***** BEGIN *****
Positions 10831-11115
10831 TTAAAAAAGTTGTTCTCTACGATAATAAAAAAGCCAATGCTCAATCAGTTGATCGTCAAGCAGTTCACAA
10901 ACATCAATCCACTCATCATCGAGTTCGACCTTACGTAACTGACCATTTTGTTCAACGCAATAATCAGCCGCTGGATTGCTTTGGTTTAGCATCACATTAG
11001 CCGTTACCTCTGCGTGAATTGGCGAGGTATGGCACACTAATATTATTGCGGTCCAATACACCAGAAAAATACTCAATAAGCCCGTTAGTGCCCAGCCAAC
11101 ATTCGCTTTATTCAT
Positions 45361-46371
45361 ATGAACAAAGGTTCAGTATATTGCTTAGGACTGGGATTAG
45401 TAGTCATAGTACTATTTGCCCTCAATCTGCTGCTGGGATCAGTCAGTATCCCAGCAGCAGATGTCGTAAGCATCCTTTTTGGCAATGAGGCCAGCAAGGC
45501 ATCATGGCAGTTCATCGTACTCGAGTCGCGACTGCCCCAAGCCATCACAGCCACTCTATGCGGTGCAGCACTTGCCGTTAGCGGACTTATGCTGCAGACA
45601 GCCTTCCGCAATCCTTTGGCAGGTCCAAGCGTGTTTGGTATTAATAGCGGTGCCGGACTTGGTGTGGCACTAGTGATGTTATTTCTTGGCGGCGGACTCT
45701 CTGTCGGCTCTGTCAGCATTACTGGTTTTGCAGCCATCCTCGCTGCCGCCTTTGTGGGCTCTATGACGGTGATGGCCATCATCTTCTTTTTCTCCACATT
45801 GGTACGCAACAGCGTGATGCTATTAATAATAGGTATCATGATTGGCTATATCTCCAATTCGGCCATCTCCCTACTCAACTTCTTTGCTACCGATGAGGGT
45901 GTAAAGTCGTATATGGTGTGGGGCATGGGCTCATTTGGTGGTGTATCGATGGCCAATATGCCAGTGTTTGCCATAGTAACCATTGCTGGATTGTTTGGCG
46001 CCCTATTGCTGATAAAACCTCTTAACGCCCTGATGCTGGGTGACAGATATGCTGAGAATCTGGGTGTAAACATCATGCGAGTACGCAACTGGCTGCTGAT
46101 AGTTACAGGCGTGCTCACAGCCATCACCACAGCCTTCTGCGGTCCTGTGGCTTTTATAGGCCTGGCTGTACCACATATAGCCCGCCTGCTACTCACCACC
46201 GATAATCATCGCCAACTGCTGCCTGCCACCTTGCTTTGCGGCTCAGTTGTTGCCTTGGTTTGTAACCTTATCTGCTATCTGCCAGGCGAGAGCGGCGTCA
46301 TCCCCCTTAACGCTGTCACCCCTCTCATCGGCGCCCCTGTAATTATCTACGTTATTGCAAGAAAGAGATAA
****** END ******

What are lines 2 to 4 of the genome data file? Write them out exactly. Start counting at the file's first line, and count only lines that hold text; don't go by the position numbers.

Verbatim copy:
10831 TTAAAAAAGTTGTTCTCTACGATAATAAAAAAGCCAATGCTCAATCAGTTGATCGTCAAGCAGTTCACAA
10901 ACATCAATCCACTCATCATCGAGTTCGACCTTACGTAACTGACCATTTTGTTCAACGCAATAATCAGCCGCTGGATTGCTTTGGTTTAGCATCACATTAG
11001 CCGTTACCTCTGCGTGAATTGGCGAGGTATGGCACACTAATATTATTGCGGTCCAATACACCAGAAAAATACTCAATAAGCCCGTTAGTGCCCAGCCAAC